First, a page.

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Man Convicted of Causing Colby Fire

Jonathan Jarrell, who had moved to the Los Angeles area not long before the January wildfire, faces up to 5 1/2 years in federal prison at sentencing on July 31.

Patch file photo.
Patch file photo.

A third man was convicted Thursday of lighting an illegal campfire in the Glendora hills, causing what became the 1,900-acre Colby Fire.

The jury deliberated for about half a day before convicting 24-year-old Jonathan Jarrell of two of four charges -- a felony count of building an illegal campfire on federal land and a misdemeanor count of causing timber, trees, brush and grass to burn in the forest without a permit.

The jury deadlocked on the remaining misdemeanors, and U.S. District Judge George H. Wu declared a mistrial on those counts.

Jarrell, who had moved to the Los Angeles area not long before the January wildfire, faces up to 5 1/2 years in federal prison at sentencing on July 31.

Last week, his co-defendants, Clifford Henry Jr., 22, and Steven Robert Aguirre, 21, were each found guilty of all counts. They face up to 6 1/2 years each when sentenced Aug. 4.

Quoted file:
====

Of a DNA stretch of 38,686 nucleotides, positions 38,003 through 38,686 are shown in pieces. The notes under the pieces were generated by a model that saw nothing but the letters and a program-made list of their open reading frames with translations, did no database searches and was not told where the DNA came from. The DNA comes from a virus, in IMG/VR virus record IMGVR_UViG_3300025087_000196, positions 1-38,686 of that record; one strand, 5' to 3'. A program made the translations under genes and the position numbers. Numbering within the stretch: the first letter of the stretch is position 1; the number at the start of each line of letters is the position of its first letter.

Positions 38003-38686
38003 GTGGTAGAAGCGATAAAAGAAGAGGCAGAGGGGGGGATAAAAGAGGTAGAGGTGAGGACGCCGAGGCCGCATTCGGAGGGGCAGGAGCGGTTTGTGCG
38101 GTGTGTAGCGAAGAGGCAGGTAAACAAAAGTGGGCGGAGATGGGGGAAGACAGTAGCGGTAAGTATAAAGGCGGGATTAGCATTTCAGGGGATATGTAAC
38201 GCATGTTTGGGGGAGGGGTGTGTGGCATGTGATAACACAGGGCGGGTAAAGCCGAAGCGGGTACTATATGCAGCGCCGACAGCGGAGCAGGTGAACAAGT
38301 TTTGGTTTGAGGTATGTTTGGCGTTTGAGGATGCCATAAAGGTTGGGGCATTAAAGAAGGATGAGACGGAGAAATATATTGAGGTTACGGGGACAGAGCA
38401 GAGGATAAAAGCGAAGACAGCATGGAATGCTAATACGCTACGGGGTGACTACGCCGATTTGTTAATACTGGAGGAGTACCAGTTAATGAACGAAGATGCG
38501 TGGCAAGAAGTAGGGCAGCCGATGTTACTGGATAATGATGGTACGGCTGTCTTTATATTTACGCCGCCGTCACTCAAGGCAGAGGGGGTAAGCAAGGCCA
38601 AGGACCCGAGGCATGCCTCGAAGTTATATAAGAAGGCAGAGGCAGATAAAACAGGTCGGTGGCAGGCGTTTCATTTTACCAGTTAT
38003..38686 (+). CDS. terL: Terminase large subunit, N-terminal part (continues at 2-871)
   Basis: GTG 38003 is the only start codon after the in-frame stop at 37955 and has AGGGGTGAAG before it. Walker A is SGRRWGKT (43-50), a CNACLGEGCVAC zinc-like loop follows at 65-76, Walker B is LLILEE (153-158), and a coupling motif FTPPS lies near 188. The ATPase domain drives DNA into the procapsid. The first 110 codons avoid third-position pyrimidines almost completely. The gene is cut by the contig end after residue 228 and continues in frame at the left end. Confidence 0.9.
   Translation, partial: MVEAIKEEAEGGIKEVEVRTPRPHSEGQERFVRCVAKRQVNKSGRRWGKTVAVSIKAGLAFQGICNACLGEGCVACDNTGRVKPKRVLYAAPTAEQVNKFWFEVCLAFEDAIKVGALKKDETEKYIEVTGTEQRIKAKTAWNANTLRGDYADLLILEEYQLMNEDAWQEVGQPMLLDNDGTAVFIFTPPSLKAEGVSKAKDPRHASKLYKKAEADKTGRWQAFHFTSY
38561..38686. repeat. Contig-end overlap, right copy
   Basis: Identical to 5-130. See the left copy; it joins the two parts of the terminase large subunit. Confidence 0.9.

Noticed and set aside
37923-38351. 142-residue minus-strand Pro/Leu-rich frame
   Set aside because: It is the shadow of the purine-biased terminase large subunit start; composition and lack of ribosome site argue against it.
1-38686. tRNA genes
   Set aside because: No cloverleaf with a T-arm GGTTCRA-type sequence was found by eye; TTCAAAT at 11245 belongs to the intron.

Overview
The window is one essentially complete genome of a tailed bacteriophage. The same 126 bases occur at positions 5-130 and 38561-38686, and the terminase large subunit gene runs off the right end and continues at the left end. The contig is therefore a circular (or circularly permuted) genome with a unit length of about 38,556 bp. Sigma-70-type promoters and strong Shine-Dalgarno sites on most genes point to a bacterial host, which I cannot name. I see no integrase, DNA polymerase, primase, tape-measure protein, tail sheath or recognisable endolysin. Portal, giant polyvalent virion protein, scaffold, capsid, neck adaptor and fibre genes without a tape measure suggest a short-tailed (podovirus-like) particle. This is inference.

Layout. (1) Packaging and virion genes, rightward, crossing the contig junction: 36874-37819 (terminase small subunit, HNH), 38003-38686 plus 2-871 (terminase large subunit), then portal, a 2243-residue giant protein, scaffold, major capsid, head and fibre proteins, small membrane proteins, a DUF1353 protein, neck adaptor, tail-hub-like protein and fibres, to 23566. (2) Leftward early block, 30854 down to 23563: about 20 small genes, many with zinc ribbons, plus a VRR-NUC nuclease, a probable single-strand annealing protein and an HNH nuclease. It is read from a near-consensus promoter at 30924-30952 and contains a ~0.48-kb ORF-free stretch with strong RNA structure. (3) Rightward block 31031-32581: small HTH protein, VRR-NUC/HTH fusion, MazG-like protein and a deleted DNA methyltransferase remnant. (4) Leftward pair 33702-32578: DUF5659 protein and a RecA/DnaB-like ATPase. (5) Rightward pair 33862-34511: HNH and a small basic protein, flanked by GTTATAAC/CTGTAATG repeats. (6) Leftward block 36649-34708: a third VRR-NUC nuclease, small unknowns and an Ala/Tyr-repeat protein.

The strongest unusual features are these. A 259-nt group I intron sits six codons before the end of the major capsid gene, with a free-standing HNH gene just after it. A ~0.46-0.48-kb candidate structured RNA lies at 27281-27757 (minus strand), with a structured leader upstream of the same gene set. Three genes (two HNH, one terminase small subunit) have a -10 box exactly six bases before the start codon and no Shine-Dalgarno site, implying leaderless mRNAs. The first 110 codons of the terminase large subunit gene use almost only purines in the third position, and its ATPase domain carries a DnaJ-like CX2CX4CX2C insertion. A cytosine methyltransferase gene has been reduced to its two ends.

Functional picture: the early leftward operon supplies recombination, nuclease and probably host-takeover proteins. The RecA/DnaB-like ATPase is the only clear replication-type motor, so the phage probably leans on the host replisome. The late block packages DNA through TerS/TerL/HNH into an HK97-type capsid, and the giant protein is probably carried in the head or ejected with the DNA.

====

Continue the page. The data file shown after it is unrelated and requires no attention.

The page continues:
Jarrell's case was separated based on statements he made to investigators that implicated his co-defendants.

Both juries heard evidence that the three men hiked up the Colby Trail high above Glendora the night of Jan. 15, built a fire ring out of rocks, and lit two illegal campfires.

The first fire -- which was not among the charged offenses -- went out before midnight, but around 4 a.m. on Jan. 16, the cold weather awakened the men.

Henry Jr. and Aguirre built another campfire to keep warm and Jarrell added notebook paper to the blaze. Shortly afterward, a gust of wind blew embers into the surrounding brush.

"He intentionally took paper and lit it on fire," Assistant U.S. Attorney Joseph O. Johns told the jury in his closing argument on Wednesday. "And not a shred of evidence disputes that."

When the embers started blowing, the men managed to stomp out one fiery patch, but another ignited.

At that point, Jarrell, Aguirre and Henry Jr. "panicked and fled," leaving the wildfire "to the untender mercies of the Santa Ana winds," Johns said during the first trial.

The blaze in the Angeles National Forest consumed 1,952 acres, destroyed five homes and damaged 17 others while injuring six people, including five firefighters, according to the U.S. Forest Service. It also destroyed 10 outbuildings and damaged another.

—City New Service



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